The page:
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Anyone run sound? What's your stories?

Discussion in 'Miscellaneous [BG]' started by Ubersheist, Dec 14, 2012.

  1. Ubersheist

    Ubersheist

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    So, I was replying recently to another thread where the poster indicated he had a split signal going to two different amps. He didn't mention if he used that live, if he was running stereo, or anything, but it reminded me of when I ran sound at an on-campus bar when I was in college, and my short stint when I ran sound with a company. The pro company mostly did corporate sales events and conferences, but we also did a few music festivals. When the guys would show up with strange, complex amps, we'd just roll our eyes... The best sounding bands, including headliners, pretty much all ran relatively small amps on stage (less then 40w or so for guitar, less then 300w for bass) and trusted us to make them sound good.

    I specifically remember one of the bands at the bar... They were students, and in a 'melodic metal' band or something like that. Both guitarists showed up with 1/2 stacks, the bassist with a small 100 or 200 watt amp. Typical story - they cranked all the amps, but all you could hear was guitar, guitar, and more guitar. They, of course, were painfully loud and sounded terrible. The crowd wasn't big or 'their' crowd mostly, just some of the students that lived nearby or at the dorms.

    The band was loud enough that the bartender couldn't hear orders and they were driving the crowd away. After trying to get them to turn down several times, and they only turned down a tiny bit, we pulled the plug on 'em. We turned off their channels on the board and brought up some music on a CD player. They were PISSED! Luckily, so was the manager and the bouncer, and both were big scary dudes, so no fights broke out.

    A funny one was at a medical marijuana festival that we got hired to provide sound. A reggae band was playing, and sounding really good, but they were... imbibing heavily. The bass player was sitting on his amp. At one point, he jumped up mid song and started patting down his butt. Apparently, his amp was fan cooled, and he was sitting on the air intake. The amp overheated and caught fire. His butt got hot, and it burned a bit of the back of his shirt, but he was OK. His amp was not, and we had to only run him direct.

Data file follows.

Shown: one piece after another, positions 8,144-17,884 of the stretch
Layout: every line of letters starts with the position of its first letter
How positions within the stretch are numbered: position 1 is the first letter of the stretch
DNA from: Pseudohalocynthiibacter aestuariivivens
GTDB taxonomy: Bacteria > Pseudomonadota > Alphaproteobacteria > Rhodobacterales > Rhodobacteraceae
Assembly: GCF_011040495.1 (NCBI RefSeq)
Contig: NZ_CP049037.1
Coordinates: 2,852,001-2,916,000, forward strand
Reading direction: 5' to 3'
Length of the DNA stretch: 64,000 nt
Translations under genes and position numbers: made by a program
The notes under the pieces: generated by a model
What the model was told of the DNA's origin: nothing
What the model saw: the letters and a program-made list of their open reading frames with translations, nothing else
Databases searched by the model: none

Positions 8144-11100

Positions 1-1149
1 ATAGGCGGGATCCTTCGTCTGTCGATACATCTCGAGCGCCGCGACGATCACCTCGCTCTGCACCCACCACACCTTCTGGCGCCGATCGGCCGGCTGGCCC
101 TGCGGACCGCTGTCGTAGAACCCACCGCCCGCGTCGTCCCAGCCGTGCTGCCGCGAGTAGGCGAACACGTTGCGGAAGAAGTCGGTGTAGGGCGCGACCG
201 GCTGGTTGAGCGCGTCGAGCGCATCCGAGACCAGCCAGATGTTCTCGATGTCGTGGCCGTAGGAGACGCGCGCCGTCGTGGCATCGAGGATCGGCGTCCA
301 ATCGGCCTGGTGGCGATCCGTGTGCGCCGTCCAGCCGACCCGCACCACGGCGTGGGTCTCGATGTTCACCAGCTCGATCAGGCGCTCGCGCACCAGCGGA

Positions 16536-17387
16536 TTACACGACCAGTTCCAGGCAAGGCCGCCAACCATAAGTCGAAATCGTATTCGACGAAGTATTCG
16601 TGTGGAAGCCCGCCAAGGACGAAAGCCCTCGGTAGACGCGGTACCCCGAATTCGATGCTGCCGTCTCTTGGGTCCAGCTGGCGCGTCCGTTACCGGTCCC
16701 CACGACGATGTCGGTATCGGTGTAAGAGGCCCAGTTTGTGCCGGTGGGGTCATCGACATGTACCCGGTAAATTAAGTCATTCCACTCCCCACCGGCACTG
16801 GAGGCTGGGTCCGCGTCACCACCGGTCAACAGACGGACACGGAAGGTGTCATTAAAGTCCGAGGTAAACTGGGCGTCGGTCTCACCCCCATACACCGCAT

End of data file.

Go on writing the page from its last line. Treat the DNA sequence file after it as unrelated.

Then, there was a backyard party where I provided sound - it wasn't with the company or anything. A friend hired me to provide sound, and my old band and another played. It was a great gig, except for the food fight. The guys in the band thought it would be funny to hand out Ding Dongs and Twinkies to the crowd while we played. Unfortunately, I didn't have my own PA system, so I rented one for the night. I spent hours the next day trying to get dried Ding Dongs and Twinkies off the speakers, out of the grill, etc. Great memory, but SUCKED at the time.

    What's yours?
  2. jbybj

    jbybj Supporting Member

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    In the late 80's I met this band, heavy metal, that was doing their first gig at the Whiskey A-Go-Go on the sunset strip. They had a new bass player who was very concerned that when he played "up high on the neck" that he wouldn't be heard. Overall he was very worried that I would lose him in the mix.

    Sound check was a hug struggle, getting the stage volume to a manageable level, but we finally found a good mix.

    This band had an introduction tape that played a backwards jet that culminated in an explosion, at which point they would break into song. It's our turn to play, and as the band is setting up on stage, it occurs to me that we had no way of communicating when they were all plugged in and ready to go. The tape is cued up and ready to go, so I tell the house sound guy that I am going to go down to the stage, and when they confirm readiness, I will be back in 15 seconds and start the tape. "Don't start the tape before I come back" were my last words. As I am waiting at the stage, watching them plug in and settle their gear, I hear the jet booming through the house system. I run back to the console just as the explosion hits, right on cue the drummer and one of the two guitarist break into the opening number. The other guitarist was flailing around in the dark, and the bass player plucks his opening note, only to be met with silence from his amp. Nothing, not low level, not the wrong effect, Nothing. In his panic, his first attempt to get sound from his amp was to turn up the volume knob, all the way. Still, nothing. Then without any further adjustment to his amp's volume, he takes the amp out of standby, and the room is filled with the most profound, thunderous, obscured, fart bucket noise, that I have ever witnessed. It was surreal, to see all five musicians pantomiming their instruments, and hear nothing but SPWALAT FOOPHT. It took about 3 songs to get him to turn down to about twice as loud as the soundcheck, where he stayed for the rest of the set. Good times.